Let me start this off by saying that I am a long-term, diehard self-inflating Thermarest user. My parents bought me my first sleeping pad when I was 12, as I started to camp and backpack a lot more with the boy scouts. Driven purely by weight and ease of use, I have chosen to use my 3/4 length 1 inch thick pad for over 10 years. But now all of that has changed.
While preparing for my most recent trip, the topic of sleeping pads came up.
My friends and I were preparing for a one hundred mile hike along the AT. The plan was to do around 26 miles a day and carry as little weight as possible (Our goal base weight was around 11 pounds). The forecasted temperatures were 60s during the day and dipping into the teens at night. For us Floridians - more times than not - a sleeping pad is just there for comfort, but while in cold climates like that it is much more than a soft place to land at night.
I carried a Marmot Sawtooth 15 sleeping bag and was a little nervous about the temperatures dipping down so close to the lower limit of my bag. The day before we left I ditched my tiny pad in favor for a Big Agnes Insulated Air Core that I borrowed from my girlfriend. The added thickness and primaloft insulation made me feel a bit more confident about staying warm at night (contrary to popular belief, people are more affected by the coldness of the ground than the ambient temperature of the air).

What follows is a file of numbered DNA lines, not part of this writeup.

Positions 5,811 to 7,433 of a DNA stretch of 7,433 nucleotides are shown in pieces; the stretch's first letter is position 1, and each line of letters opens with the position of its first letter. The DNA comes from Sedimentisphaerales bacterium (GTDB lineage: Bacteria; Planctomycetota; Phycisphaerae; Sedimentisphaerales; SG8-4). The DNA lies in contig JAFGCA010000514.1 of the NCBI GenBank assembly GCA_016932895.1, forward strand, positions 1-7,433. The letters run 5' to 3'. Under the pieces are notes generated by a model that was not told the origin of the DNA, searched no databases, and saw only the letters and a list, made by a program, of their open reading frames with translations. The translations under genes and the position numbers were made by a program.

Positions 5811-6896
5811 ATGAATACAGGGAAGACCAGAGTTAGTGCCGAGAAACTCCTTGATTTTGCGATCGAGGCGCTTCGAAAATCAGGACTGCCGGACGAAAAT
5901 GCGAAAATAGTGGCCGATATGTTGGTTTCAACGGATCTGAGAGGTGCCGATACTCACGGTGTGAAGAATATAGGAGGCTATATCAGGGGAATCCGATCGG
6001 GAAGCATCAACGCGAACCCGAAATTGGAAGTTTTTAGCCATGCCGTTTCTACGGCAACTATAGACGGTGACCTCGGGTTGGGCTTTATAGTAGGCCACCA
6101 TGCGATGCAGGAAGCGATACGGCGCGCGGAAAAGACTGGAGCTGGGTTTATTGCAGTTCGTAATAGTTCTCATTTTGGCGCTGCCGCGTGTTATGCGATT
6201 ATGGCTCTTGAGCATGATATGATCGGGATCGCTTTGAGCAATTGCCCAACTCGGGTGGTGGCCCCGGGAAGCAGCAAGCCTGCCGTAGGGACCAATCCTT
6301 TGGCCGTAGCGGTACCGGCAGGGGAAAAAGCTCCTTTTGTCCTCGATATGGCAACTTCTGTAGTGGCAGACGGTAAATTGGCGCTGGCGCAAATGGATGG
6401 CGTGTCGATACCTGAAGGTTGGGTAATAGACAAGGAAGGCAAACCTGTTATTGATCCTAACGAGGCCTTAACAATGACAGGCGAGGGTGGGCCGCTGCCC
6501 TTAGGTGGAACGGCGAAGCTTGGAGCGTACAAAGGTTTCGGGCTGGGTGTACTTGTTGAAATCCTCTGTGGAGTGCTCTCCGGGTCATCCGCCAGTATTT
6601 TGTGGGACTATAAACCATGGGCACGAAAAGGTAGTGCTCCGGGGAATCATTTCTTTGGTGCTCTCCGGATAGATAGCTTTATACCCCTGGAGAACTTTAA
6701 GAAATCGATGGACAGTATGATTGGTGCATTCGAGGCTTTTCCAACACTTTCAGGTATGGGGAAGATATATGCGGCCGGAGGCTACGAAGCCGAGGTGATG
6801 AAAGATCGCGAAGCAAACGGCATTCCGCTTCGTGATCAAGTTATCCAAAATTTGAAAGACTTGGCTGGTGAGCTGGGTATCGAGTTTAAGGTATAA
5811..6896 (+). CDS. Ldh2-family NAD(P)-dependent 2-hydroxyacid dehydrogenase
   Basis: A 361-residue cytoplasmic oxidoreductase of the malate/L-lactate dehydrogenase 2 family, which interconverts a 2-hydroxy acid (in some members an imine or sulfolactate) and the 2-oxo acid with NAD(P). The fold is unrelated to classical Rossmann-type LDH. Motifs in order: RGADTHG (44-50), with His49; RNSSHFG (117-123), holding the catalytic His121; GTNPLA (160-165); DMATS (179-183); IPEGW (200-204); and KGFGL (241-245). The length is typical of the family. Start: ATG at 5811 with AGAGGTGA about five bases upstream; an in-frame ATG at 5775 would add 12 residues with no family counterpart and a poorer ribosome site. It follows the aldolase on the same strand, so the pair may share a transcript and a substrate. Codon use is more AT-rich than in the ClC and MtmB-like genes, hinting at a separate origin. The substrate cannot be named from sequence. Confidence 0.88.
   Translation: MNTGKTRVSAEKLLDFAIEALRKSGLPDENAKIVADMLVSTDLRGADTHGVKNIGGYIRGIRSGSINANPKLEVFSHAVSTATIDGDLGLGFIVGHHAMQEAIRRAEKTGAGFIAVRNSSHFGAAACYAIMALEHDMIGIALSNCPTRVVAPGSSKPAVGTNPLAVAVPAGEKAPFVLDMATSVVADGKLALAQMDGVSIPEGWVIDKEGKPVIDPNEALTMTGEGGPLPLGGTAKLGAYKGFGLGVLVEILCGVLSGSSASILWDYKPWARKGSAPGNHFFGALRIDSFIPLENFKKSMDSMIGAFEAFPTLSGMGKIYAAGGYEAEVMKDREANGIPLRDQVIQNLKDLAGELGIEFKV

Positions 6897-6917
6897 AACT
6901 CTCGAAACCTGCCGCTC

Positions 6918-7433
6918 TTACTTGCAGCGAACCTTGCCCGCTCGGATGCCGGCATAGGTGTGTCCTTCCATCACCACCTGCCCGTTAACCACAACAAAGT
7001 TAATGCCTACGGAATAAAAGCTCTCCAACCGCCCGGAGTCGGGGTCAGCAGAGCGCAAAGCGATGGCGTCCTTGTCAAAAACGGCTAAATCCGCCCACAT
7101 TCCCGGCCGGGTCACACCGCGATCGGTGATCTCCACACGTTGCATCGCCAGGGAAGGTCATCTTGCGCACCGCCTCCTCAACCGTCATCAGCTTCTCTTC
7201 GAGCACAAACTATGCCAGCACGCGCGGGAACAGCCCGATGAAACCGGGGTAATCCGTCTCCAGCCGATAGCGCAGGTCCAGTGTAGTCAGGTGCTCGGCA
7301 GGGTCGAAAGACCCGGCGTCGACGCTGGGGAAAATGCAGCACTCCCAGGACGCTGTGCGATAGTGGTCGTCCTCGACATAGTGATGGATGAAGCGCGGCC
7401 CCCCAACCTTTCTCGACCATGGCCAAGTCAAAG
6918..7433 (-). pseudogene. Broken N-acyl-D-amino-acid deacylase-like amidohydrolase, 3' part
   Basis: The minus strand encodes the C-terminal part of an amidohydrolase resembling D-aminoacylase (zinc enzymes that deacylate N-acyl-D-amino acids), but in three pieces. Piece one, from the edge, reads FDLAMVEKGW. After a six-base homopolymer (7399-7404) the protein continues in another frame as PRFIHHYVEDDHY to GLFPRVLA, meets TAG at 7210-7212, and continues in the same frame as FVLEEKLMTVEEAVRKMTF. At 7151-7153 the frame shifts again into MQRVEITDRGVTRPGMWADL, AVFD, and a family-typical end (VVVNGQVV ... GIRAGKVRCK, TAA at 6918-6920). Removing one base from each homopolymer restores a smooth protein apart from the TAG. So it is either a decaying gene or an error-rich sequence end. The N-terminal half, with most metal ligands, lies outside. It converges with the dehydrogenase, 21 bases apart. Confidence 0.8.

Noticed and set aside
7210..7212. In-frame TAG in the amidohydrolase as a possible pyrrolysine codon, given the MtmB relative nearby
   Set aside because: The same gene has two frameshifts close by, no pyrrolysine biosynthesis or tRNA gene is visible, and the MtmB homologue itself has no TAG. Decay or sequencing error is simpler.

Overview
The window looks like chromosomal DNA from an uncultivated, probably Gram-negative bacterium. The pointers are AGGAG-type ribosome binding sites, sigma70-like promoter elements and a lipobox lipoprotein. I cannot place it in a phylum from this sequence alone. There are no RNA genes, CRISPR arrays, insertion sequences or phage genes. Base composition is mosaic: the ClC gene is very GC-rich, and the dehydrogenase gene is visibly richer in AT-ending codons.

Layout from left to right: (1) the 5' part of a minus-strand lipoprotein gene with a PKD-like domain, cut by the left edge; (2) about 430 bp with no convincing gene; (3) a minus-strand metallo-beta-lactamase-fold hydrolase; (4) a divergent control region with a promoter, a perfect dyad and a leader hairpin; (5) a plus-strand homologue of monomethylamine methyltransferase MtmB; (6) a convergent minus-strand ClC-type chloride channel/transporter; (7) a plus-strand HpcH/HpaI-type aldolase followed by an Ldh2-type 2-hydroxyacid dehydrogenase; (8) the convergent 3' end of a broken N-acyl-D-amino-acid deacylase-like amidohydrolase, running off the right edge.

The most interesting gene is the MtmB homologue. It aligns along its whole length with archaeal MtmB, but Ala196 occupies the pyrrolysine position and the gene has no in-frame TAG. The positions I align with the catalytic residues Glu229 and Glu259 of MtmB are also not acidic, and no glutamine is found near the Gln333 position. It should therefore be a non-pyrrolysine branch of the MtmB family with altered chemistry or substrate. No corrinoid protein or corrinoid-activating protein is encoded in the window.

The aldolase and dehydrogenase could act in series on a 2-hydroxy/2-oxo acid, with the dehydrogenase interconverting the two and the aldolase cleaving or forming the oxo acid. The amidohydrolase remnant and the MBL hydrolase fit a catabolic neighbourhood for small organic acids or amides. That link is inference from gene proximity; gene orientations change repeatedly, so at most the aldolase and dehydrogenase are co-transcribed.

The first day we hiked from 6 in the morning and didn't stop until 7 that night. We pulled into our first shelter and were mentally and physically drained after covering 28 miles. All I wanted to do was eat a small dinner and crash. As I started unpacking my backpack, I pulled out the pad and was bummed as I remembered that I would have to inflate it (truth be told, before that night I had never inflated one). To my surprise I had a nice firm bed in a matter of minutes. When I finally crawled into my sleeping bag I couldn't help but smile as I looked over at Dirk who was laying on his Z-Lite.
I have spent hundreds of nights camping outdoors, from New Mexico to New York, and I have never slept so warm and comfortable on the trail. I am a side sleeper and have gotten used to the fact that my bony hips will hit the ground when I am camping, but much to my amazement that was not the case. I was actually able to let a little air out to soften up the pad without even coming close to the ground. The second morning, I checked my Suunto watch when I woke and it read 13 degrees. I had been a little chilly that night but was able to easily sleep through it! I know for a fact that if I had been sleeping on my 1 inch pad I would have been cold all night (been there done that).
The biggest thing for me is that I finally realized I was not adding too much extra weight, and gaining so much more comfort. In years past, there has been a large disconnect between these two and now I (finally) know that a few ounces is absolutely worth a great night's sleep. I have since purchased a Q-Core pad (3.5 inch thick on the sides) and can't wait to use it. Stay tuned for its comparison to the awesome Air Core.